Design guideline support for manufacturability.
Nowack, Mark Lorenz.
University of Cambridge
Department of Engineering
Doctor of Philosophy (PhD)
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Nowack, M. L. (1997). Design guideline support for manufacturability. (Doctoral thesis). https://doi.org/10.17863/CAM.14133
Matching the configuration of a product to available production capabilities during the design process directly affects product cost and hence product competitiveness. Existing approaches to improving manufacturability are helpful in the latter stages of the design process and usually involve corrective redesign. To avoid redesign, designers require appropriate guidance in the early stages of the design process. Guidelines, that is prescriptive recommendations for actions to address issues, are frequently used to provide this guidance. However, guideline sets are often poorly structured, incomplete, and the guidelines difficult to retrieve and apply. The overall aim of this research is to improve guidance to designers, particularly manufacturability guidance, early in the design process. Particular objectives of this research are to improve existing methods of guideline collection, storage, and retrieval. The research proceeded in the following pattern: - Case studies explored manufacturability problems in a small company. - Guideline support concepts were developed using a retrospective case study. - Collection concepts were developed with observational studies. - Storage approaches were developed using advanced composite guidelines. - A link-based retrieval technique was validated with a mechanical design protocol study. - Collection, storage, and retrieval methods were empirically tested. The results of this research were: - a technique to directly relate guidelines to the design process - a system of links relating guidelines to each other - an Action-Centred Guideline Approach - a preliminary software implementation of the approach - validation of the utility of the approach. The conclusions from this research are: - Guidance in the early stages of the design process can be improved through the use of structured guidelines. - The Action-Centred Guideline Approach improves the collection, storage, and retrieval of guidelines. - Empirical validation showed that guideline links are an effective means for improving guideline retrieval. - Further research is required in the areas of integrating the approach with other design tools, and in extending the link technique.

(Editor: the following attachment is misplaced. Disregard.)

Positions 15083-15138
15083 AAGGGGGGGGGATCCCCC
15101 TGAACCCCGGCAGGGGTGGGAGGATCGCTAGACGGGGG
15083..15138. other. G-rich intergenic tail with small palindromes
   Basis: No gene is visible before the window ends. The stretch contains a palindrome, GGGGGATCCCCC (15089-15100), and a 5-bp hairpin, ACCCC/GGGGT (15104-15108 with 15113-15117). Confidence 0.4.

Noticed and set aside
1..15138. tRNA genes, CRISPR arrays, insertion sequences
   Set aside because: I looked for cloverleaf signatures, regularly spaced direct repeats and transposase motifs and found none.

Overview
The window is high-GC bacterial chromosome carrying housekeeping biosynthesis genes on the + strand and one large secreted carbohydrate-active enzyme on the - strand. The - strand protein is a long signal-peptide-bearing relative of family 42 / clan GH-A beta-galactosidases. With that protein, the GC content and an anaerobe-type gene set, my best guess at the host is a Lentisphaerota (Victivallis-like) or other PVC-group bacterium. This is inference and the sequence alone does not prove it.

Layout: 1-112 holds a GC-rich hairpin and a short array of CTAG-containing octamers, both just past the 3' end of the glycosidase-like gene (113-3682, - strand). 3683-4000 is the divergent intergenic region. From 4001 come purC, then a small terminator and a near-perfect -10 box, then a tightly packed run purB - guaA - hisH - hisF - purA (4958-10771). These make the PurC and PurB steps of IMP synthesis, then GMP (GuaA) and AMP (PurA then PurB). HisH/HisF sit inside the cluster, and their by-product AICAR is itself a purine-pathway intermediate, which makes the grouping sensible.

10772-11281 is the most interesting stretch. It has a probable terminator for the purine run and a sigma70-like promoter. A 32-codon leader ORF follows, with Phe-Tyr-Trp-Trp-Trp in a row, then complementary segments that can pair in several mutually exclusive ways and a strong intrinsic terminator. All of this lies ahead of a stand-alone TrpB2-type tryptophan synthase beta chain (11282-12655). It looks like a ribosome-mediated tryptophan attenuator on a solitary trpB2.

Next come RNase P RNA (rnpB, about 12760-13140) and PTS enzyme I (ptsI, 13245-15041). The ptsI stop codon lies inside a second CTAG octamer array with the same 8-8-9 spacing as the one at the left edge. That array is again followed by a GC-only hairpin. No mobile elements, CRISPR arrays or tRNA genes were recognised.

This record's DOI: https://doi.org/10.17863/CAM.14133
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